Colosseum, and before Pompeii was buried in volcanic ash.
It is mid Autumn. As the days shorten and the evenings cool,
the priestesses’ sacred fire takes on greater import as Romans and their slaves
and servants are drawn to her warmth.
Before there was a temple in this little corner of the
bustling and famous Roman Forum, there was a campfire. From even before the
time Romulus and his men made camp and built a fire for warmth and to cook the
spoils of a hunt, this fire was survival.
In the coming Winter where the nights can drop to zero
degrees, it would keep them alive.
Very quickly they came to cherish it.
Very quickly it became vital to be able to keep it aflame,
and to use it to revive the fires of the new camps and clans growing around
them should they be in need.
The new Romans protected their fire from wind and rain, with
walls and a roof. Archaeological excavations have found the remains of wooden
postholes at the Temple of Vesta that date back to 600 or 700BC.
They protected it later with stone. They named the fire a
goddess, Vesta, and the shelter her temple. They raised an alter, and used the
fire to cleanse their sacrifices to other gods, too.
The fire came to represent the beating heart of Rome itself.
And, just as the campfire signals to the soldier, explorer, hunter, nomad that
home has survived and waits safely, so the hearth in the Temple of Vesta in the
centre of Rome symbolised no less that the very survival of the Roman empire.
And they would kill their most beloved, to protect that.
Here, in October 2133 years later, begins the story of the princess-priestess
Aemilia and her servant Secunda.
Newly divorced Alison Kerby wants a second chance for herself and her nine-year-old daughter, so she’s returned to her home town on the Jersey Shore to transform a fixer-upper into a charming—and hopefully profitable—guest house. But when a bump on the head leaves her seeing not only stars but spirits, Alison realizes the real challenge she’s facing is out of this world.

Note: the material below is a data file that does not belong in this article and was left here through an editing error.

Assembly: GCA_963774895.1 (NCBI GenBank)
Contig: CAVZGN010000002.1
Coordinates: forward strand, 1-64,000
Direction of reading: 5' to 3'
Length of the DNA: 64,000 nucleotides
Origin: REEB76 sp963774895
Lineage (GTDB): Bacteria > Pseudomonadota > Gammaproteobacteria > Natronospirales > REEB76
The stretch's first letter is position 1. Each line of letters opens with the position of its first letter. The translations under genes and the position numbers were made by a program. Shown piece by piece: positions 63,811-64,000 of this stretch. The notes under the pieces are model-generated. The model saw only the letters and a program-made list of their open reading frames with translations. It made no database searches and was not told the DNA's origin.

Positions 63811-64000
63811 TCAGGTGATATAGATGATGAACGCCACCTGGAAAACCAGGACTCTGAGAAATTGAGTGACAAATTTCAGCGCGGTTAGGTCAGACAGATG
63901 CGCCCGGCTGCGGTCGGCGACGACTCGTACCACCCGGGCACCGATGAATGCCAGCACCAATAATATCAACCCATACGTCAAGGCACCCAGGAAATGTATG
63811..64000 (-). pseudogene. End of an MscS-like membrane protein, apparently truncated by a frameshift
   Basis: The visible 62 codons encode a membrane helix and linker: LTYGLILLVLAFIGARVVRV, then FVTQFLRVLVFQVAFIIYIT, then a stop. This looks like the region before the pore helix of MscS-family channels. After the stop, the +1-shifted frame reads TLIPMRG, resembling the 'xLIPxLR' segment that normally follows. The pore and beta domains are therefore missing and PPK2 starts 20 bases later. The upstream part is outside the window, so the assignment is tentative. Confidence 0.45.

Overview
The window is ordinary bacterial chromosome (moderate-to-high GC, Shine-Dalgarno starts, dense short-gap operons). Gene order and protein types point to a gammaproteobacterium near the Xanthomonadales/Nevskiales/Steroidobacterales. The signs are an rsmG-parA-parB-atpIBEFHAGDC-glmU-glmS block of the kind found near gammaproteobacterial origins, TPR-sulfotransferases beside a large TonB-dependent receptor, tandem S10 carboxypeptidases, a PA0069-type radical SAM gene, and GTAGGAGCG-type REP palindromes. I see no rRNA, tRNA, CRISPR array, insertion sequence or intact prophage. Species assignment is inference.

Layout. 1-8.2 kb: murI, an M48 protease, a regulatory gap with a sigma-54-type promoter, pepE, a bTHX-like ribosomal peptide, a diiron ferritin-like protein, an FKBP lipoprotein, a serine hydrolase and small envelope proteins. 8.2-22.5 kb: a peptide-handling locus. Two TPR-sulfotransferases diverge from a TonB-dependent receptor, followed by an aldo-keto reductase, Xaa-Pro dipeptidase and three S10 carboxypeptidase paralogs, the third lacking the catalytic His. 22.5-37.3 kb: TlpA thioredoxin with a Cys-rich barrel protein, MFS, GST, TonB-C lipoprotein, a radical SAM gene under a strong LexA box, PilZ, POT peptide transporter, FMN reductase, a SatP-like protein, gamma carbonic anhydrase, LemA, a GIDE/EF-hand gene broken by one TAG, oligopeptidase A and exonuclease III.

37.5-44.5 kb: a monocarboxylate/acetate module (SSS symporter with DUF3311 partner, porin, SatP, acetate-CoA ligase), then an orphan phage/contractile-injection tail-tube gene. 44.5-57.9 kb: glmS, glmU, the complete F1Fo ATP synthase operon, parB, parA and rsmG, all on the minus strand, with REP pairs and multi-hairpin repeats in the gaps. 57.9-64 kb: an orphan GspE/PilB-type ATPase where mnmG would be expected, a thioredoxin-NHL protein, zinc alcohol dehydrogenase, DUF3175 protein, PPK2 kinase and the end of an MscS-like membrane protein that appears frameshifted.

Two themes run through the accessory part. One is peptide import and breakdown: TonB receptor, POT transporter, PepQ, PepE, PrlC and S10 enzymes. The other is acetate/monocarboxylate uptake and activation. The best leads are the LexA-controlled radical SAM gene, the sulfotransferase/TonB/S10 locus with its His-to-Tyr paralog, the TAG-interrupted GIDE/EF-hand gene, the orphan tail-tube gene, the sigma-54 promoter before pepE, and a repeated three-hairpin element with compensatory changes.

The two residing ghosts are Maxie Malone, the foul-tempered former owner of the house (who has definite opinions about Alison’s design plans), and Paul Harrison, a private eye who’d been working for Maxie—both died in the house on the same night. The official cause of death was suicide, but the ghosts insist they were murdered, and they need Alison to find out who killed them—or the next ghost in the guest house will be Alison herself…
It was such a joy to discover a very confident narrative voice in a book, matched with a sassy, self-aware main character who you can visualise turning to the camera for a little quip about her own quirks and mess-ups. (Respect, Alison.)
I bought this book looking for a ghostly thrill and got an unexpected new take on the haunted house. I missed out on the scare, but had a whole lot of fun instead and wound up thoroughly satisfied with friendly ghosts that I’m keen to see more of as the series unfolds. Even the slightly-bratty Maxie showed a vulnerable side by the end… a bit.
It’s light enough to be YA but sassy enough to charm any age. Hoping for slightly meatier mysteries in the next books but yeah, I’m going there for sure.
I am a little disappointed that PI-Paul is a ghost, it’s messing with my fantasies but I admit it is the perfect writerly rouse for an ongoing sexual tension that can’t be resolved (and thus ruined).
Did you realise that connecting with you, my readers, is the whole reason I write?
I’m thrilled to see that 50 people have marked Fire and Sacrifice ‘to read’ on Goodreads and another 10 are reading right now.
Okay so they’re not Dan Brown or Philippa Gregory numbers, but they are ours – yours and mine – and this is where it all begins.
If you’re one of those, or one of the hundreds who have already purchased on Amazon or in bookstores, I would love to hear how you enjoyed the read.
Please, take a few minutes to leave a review on Goodreads, Amazon, or where ever else you like to review – or connect with me right here. And/or spread the word! I’m all for passing books around – go ahead!
Bookshops across Australia are throwing a party and we are invited! Love Your Bookshop Day is a chance to celebrate what makes your local bookshop great. Whether it’s for their amazing staff, their carefully curated range or specialisation or a must-see events program, visit your favourite bookshop on 10 August 2019 and share the love.
My top five reasons to love bookshops
Where forgotten stories are breathed life
Where new creations are shared and futures inspired (okay that’s two)
A place you can enjoy being alone and simultaneously among a community of like-minded people (even better in bookstores with armchairs and/or cafe)
Lucky dip books in brown paper packages at Harry Hartog, Woden (brown paper packages AND books… sigh)
A repository of thousands of portals to thousands of worlds
Michelle Moran is one of my favourite historical fiction authors!
Cleopatra’s Daughter goes down as my absolute fave of Michelle’s, so this one just had to be shared! This book takes you right into a very natural, convincing ancient Rome (yes Rome, not Egypt for this part of the daughter’s story) and an insightful look at the real people behind names we’ve all heard – and some we may not have.